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EU energy generation greenest yet, data show

Europe's energy generation is the greenest it's ever been, though demand remains low, skewing prices.
Olivia Peluso
Wind turbines in snow Europe
Photo by Jason Mavrommatis on Unsplash

Renewables comprised more than half of all power generation in Europe in the first six months of 2024, according to the latest figures from Eurelectric’s data platform. 

Some 74% of electricity produced in the EU through June came from renewable and low-carbon energy sources, industry association Eurelectric said, due to an “unprecedented influx of renewables on the grid combined with the stabilisation of the nuclear fleet.”

Some 50% of the emissions-free power produced from January to June was from wind and solar, while 24% was from nuclear, Eurelectric said. 

Coal produced 9% of the bloc’s electricity and gas 13%, the lowest shares for each fossil fuel for the same period in any year thus far. The main force behind Europe’s increasingly greener energy mix is the rapid installation of renewable capacity. The bloc built 56 gigawatts (GW) of new solar capacity in 2023, the highest in any year to date, and 16GW of wind capacity.

“The pace of change is impressive. These figures document that the decarbonisation efforts of electricity companies are years ahead of any other sector," said Secretary General of Eurelectric, Kristian Ruby.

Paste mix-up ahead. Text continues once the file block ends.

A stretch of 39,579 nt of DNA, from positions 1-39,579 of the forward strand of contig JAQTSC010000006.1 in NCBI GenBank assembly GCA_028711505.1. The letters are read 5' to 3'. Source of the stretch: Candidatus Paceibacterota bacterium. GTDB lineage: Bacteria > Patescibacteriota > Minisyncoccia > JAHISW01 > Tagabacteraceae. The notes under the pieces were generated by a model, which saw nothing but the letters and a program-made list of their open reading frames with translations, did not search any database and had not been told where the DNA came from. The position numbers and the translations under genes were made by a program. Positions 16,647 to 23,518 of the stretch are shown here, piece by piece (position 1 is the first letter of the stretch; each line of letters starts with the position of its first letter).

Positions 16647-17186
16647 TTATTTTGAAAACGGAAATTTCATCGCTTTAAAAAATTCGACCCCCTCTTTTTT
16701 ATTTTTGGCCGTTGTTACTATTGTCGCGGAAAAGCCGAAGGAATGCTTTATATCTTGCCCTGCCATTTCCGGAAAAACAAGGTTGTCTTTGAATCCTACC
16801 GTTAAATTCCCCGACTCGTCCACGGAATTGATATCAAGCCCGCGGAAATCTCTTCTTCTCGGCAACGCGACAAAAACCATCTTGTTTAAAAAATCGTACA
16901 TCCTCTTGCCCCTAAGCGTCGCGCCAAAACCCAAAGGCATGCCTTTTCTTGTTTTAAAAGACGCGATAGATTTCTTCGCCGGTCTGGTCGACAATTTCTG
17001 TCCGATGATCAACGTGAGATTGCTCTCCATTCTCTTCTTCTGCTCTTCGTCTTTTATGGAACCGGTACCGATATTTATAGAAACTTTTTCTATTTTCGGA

Eurelectric noted that power demand, however, remains low due to sluggish growth, mild weather, and deindustrialisation. Demand for power in the first half of 2024 was 2.6% lower than in the same period of 2022. 

Prices see big swings

Energy prices across Europe surged in 2022 after Russia cut gas supplies to the bloc, resulting in an energy crisis that forced industries and consumers to burn less energy to curb bills. Now,  low demand has pushed prices for solar and wind into the negatives in recent weeks. 

More renewables will help the EU meet its climate targets and reduce dependence on imported fossil fuels, though surges in capacity make it harder to balance the grid. 

Ruby urged policymakers to invest in upgrading power grids to cope with bigger shares of renewables capacity, such as by adding storage capacity to hold excess power so it doesn’t get wasted.